“Forty-five million sounds like a lot,” he says, “but Bond is a global property. If you break it down into all the different countries that the company would be advertising in, anyway, it doesn’t seem so much. Heineken also knows that people will be watching a Bond film for decades, so it’s not as if they’re paying for a one-off ad. They’re paying to become known as a premium brand in the long term. It’s more about shifting perceptions than shifting products.”

Brand, James Brand

The reason that Bond movies can shift perceptions is that they occupy a niche which is unlike that of any other blockbuster. However many box office records are broken by the Avengers, Star Wars or Transformers, it’s only 007 who signifies a taste for high-end consumer goods. And it’s all thanks to his creator, Ian Fleming. “Fleming describes in great detail all the things that Bond uses,” the film franchise’s co-producer, Barbara Broccoli, has said, “whether it comes down to a glass of wine, a meal he is eating, a car he is driving, or what suit he is wearing. That’s how Bond became synonymous with quality goods. That notion really started with the books. If you think you may not be alive tomorrow, you might as well have the best of everything.”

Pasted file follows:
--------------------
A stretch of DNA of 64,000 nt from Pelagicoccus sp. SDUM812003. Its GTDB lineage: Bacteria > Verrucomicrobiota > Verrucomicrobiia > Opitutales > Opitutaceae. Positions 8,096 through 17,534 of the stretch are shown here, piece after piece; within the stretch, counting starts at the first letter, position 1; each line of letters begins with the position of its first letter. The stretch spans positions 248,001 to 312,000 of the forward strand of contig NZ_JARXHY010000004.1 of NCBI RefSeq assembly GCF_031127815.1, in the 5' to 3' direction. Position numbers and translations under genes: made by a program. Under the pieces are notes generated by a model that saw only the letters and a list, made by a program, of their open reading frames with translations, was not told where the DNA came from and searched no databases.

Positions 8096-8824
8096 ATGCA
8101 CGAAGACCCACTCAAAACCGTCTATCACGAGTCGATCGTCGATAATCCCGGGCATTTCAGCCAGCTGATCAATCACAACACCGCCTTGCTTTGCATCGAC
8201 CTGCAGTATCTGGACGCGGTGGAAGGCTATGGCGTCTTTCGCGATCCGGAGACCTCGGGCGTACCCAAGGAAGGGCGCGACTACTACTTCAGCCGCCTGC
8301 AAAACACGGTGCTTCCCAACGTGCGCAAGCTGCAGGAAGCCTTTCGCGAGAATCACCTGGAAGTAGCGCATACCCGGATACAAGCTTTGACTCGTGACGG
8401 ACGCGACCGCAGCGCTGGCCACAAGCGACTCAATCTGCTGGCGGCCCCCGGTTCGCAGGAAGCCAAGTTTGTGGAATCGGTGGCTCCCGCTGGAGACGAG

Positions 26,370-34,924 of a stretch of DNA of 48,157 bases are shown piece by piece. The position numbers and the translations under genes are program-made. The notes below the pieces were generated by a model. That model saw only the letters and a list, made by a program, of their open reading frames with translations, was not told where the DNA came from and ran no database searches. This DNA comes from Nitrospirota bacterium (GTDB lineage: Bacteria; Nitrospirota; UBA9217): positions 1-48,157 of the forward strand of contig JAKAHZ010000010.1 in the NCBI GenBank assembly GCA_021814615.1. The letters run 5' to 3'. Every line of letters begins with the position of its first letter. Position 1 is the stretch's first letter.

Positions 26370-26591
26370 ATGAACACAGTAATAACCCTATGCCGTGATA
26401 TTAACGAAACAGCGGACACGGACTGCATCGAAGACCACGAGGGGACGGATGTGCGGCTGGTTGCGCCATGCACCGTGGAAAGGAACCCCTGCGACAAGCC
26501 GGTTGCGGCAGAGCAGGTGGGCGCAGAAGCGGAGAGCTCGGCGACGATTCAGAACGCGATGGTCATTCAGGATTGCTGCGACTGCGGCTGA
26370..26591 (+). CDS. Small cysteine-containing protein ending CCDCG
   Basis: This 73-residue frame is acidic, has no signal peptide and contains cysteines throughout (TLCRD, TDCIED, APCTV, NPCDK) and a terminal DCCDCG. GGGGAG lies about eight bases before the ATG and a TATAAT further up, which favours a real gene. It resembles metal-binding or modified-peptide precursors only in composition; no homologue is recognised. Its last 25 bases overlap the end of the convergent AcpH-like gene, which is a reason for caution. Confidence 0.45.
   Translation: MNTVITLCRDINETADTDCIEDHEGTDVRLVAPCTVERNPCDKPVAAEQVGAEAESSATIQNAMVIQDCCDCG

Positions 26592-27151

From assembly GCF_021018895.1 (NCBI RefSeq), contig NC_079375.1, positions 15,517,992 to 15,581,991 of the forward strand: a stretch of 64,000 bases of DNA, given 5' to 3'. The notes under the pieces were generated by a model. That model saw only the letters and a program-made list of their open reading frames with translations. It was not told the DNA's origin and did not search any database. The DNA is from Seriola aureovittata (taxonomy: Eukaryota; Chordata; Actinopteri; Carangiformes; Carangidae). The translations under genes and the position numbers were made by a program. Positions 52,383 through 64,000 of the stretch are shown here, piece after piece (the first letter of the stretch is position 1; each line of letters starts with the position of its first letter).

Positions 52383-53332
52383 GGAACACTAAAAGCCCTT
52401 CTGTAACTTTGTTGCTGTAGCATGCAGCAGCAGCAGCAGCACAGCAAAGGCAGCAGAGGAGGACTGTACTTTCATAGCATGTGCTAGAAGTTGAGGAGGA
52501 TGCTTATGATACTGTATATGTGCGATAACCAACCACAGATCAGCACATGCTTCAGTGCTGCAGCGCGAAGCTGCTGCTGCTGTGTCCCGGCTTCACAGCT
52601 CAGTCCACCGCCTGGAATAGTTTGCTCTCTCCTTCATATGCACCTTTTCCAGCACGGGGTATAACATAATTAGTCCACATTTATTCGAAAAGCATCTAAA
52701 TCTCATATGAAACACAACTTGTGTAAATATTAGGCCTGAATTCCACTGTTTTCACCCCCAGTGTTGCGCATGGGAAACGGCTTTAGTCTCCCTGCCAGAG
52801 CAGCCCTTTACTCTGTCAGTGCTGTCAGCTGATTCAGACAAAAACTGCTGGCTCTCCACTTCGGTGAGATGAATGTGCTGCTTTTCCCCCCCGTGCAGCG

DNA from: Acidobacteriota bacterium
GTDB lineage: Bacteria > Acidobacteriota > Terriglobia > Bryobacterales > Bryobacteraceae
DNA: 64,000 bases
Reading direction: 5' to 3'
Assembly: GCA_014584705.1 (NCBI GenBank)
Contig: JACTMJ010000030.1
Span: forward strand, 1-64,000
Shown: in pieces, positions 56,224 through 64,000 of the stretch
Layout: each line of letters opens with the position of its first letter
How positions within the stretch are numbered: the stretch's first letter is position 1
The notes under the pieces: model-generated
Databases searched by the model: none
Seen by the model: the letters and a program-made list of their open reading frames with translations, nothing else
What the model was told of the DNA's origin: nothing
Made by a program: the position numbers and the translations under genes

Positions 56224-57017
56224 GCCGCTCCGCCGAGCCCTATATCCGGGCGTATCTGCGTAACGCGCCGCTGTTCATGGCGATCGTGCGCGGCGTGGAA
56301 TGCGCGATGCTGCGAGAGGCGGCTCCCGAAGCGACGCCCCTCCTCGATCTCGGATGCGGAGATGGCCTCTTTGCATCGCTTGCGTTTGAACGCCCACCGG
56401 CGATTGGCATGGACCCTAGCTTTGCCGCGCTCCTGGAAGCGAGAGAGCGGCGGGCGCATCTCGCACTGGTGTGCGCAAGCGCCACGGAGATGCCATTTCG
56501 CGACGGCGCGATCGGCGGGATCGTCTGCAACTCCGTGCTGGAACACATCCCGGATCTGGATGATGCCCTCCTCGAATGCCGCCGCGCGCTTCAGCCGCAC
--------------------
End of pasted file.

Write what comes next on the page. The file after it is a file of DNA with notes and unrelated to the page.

In marketing terms, James Bond’s suit means more than Daniel Craig’s suit

It should be noted, perhaps, that Bond’s watch in the books is a Rolex, not an Omega, but even if the brand names change, the character’s eye for luxury is now so well established that a designer suit will always fit into his films more snugly than it will ever fit into a Bourne or Mission: Impossible instalment. And because Bond spends more time drinking and seducing female spies than any other action hero, he can sell a lifestyle to an older, more affluent and more aspirational audience than Spider-Man or Captain America.

“It’s a cliché that Bond is someone who every man wants to be, and every woman wants to be with, but it’s true that in marketing terms, James Bond’s suit means more than Daniel Craig’s suit,” says Collis. “The appetite to drive what he’s driving, to drink what he’s drinking and to wear what he’s wearing is incredible. And I’ve experienced the Bond effect first-hand. At the very end of Skyfall, he picks up an old Barbour jacket in Skyfall House – and that jacket immediately sold out. They were retailing for £400, and soon people were selling them on Ebay for £2,000. I remember it because I bought one myself.”